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California

August 31, 2004

Senate Bill 550(As Drafted 7/16/04, Not in print): Lowers Compulsory Attendance Age from 6 to 5 years old

Author:
State Senator John Vasconcellos

Summary:
SB 550 would have lowered the compulsory attendance age for entry into school from 6 to 5 years of age. This requirement would have applied to all children, whether their parents planned to send them to public school or private school (including private homeschools).

Status:
Bill has died

HSLDA's Position:
Oppose

Action Requested:
No action required at this time.

Background:
SB 550 would have lowered the compulsory attendance age for entry into school from 6 to 5 years of age. This requirement would have applied to all children, whether their parents planned to send them to public school or private school (including private homeschools).

SB 550 was one of 5 bills for which new proposed language was recently drafted and would have been used by the conference committee as the basis for the final language of these bills.

Section 6 of the SB 550 draft states, "It is the intent of the Legislature that each person aged 5 years not exempted under this chapter or Chapter 3 (commencing with Section 48400) shall be subject to compulsory full-time education."

Universally available preschool for 3 and 4 year-olds is proposed in AB 56, which is also one of the five bills being considered by the conference committee. The National Education Association's goal, as stated in their 2000-2001 Resolution B-1, is to establish early childhood education programs for children starting at birth. If SB 550 passes, it could easily be followed by legislation to lower the compulsory education age down to 3 years, as was attempted in Washington D.C. schools in 2001-2002.

Analysis:
SB 550 would have lowered the compulsory school age from 6 to 5. The 7/16/04 draft language for SB 550 says, "It is the intent of the Legislature that each person aged 5 years not exempted under this chapter or Chapter 3… shall be subject to compulsory full-time education." This draft language is the basis for what the conference committee on the California Master Plan for Education will amend into SB 550, requiring all 5-year-olds to attend a school.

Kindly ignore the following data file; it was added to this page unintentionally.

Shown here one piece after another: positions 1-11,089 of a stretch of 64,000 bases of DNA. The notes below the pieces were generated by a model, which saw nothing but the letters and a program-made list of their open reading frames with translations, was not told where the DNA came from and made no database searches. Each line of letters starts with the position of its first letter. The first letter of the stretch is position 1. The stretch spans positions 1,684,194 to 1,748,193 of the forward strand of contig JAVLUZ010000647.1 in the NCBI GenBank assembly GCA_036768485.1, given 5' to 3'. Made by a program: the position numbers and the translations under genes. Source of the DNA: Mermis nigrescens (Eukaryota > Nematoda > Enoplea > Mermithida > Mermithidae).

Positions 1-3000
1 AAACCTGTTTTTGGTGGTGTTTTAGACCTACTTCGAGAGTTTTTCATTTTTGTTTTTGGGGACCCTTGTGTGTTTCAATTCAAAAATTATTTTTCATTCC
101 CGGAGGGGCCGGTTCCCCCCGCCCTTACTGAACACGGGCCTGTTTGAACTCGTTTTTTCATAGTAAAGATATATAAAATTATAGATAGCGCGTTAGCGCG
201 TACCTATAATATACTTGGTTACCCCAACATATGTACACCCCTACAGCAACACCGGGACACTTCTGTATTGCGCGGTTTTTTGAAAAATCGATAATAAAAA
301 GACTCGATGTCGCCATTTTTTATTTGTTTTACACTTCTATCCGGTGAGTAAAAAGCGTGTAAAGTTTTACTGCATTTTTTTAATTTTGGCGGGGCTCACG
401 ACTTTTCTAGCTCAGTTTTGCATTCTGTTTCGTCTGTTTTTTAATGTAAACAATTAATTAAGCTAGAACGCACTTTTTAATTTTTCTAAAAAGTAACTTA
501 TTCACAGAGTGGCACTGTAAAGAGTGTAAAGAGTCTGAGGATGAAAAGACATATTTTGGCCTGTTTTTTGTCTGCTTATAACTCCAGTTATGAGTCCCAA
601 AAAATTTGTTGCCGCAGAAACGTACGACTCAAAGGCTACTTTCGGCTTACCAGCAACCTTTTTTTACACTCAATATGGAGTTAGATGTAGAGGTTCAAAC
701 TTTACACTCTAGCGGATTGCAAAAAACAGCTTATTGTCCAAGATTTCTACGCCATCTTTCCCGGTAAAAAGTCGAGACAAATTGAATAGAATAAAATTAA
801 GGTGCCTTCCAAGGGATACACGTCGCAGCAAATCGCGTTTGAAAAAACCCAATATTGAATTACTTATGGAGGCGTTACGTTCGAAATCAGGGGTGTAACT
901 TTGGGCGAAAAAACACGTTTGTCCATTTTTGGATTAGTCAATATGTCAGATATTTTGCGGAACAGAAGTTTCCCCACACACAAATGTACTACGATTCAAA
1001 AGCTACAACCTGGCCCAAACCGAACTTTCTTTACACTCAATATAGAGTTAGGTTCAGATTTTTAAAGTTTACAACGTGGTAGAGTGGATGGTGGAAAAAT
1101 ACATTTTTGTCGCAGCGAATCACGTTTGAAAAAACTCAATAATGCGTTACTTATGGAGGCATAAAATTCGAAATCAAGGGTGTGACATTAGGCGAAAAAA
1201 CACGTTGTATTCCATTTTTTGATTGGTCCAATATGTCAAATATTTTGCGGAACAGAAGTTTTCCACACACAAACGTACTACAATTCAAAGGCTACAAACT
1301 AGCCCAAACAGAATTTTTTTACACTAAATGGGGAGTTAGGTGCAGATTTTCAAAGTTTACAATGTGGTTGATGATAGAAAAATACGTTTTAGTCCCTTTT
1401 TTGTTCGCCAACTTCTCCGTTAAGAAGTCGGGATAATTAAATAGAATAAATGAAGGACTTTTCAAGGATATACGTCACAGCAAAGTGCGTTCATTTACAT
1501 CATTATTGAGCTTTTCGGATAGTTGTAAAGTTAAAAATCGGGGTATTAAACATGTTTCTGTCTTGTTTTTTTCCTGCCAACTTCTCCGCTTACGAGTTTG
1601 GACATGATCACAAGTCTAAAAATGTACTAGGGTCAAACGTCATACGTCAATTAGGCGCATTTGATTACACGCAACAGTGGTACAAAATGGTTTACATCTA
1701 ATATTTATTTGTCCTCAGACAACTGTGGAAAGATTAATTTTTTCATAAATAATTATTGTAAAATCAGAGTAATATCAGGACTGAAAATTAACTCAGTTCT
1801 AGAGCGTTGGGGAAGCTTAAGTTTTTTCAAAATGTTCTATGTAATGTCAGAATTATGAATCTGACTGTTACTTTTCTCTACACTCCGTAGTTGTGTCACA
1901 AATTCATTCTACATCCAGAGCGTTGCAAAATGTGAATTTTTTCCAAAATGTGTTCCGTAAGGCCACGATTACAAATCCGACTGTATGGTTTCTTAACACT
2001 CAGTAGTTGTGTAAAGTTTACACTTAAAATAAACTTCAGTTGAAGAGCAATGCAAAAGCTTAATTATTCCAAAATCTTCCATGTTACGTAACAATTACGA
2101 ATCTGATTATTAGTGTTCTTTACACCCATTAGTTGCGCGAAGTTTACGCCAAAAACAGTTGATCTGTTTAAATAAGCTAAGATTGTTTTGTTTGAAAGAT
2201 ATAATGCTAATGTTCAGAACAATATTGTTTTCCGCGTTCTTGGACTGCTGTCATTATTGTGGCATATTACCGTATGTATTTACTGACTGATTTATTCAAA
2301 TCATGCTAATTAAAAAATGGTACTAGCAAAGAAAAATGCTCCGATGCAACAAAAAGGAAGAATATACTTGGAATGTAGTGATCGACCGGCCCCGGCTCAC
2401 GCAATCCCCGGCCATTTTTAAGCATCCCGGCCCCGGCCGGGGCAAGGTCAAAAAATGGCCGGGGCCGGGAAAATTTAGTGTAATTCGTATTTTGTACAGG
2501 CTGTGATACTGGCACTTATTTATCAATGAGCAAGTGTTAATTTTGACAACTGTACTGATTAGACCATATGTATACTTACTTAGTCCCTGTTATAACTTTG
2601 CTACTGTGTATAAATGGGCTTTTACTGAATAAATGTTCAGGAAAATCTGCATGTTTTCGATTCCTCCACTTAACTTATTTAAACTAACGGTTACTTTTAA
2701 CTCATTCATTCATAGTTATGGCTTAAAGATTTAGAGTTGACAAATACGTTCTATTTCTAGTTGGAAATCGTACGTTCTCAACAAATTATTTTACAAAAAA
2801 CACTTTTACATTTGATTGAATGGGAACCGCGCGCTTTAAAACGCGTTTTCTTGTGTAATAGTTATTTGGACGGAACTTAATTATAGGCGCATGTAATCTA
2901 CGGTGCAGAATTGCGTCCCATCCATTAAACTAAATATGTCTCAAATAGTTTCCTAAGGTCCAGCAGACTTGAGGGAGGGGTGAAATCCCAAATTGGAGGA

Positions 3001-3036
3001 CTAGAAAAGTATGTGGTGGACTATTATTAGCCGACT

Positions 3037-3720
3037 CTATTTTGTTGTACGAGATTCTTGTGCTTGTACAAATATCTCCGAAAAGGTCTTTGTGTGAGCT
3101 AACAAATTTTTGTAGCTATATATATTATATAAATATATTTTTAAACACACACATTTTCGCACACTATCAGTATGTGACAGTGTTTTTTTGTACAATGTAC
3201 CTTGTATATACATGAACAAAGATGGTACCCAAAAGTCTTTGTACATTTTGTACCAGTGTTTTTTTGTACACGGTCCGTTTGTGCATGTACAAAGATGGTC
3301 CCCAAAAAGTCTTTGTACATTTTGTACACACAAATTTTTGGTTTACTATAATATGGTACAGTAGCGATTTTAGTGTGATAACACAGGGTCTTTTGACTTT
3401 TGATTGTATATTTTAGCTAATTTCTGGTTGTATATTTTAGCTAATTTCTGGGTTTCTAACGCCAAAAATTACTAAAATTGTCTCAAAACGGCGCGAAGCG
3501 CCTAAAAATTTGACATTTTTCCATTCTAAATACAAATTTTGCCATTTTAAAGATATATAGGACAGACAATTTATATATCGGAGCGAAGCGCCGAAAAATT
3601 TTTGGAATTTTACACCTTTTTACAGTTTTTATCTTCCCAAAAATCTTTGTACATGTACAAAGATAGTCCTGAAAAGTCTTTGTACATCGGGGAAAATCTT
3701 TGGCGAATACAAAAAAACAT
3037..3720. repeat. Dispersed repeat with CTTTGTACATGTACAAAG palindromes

1. SB 550 forces children into school too soon. There are no long-term replicable studies proving that mandating attendance at age 5 rather than 6 is better for the educational development of the child. To the contrary, there is much research indicating that early childhood education does not improve the child's potential for being a better student in the future, because early gains disappear in a few of years. This is especially significant for boys, because their cognitive and verbal skill development generally lags behind that of girls at this age.
  2. SB 550 is not necessary. According to the Assembly Education Committee, 91-95% of all children of kindergarten age already attend public or private kindergarten. Parents who desire to enroll their children at age 5 in California can choose to do so already. In September 2002, Governor Davis vetoed a similar bill, AB 634, and stated, "I am concerned that this bill would unduly restrict a parent's or guardian's education choices for their children. I believe parents should retain the right to choose an education program for their 5-year old children."
  3. SB 550 decreases beneficial parental contact with their children. An extra year of development outside of school can be critical for a child at this early age. Carl Zinsmeister, Adjunct Research Associate at the American Enterprise Institute for Public Policy Research, says, "Declining parental attachment is an extremely serious risk to children today. The verdict of enormous psychological literature is that time spent with the parent is the very clearest correlate of healthy child development." Parents should continue to have the authority to decide what is best for their children.
  4. SB 550 is based on faulty information. This attempt to bring children into formal education programs at a younger age is based on an erroneous assumption. Arthur Jensen, a learning psychologist, wrote in the Harvard Educational Review in 1969 that Benjamin Bloom's conclusion that people develop 50% of their mature intelligence by the age of 4 is a statistically unwarranted conclusion. In 1970, Nancy Bayley, a University of California child psychologist whose data Bloom used, pointed out that Bloom's theory was wrong because it was based on an inadequate definition of intelligence. In spite of statements to the contrary, there is no solid evidence that early education brings any lasting or permanent educational benefit to a child. The conclusions being drawn based on recent studies of child's brain development are similar to the above faulty conclusions. The fact that a young child's brain develops rapidly does not warrant the faulty conclusion that more institutionalized and peer-dominated settings improve the child's mental, emotional, and social development. There are studies that have demonstrated the opposite.
  5. SB 550 would have an adverse financial impact on all Californians. California's current facility and teacher shortage crisis would be made worse as a result of an influx of some 20,000 to 40,000 new children being forced to enter public kindergarten. This increase in the kindergarten population will also increase the financial burden on the state's ability to fund its public education programs. This will result in the need to increase state education revenues. Increases in education revenues come either as direct increases in taxes from California citizens; approving and selling bonds, which moves the tax burden to future generations; or transferring funds from another part of the State budget.

 Other Resources

SB 550 (Senator Vasconcellos) was Defeated!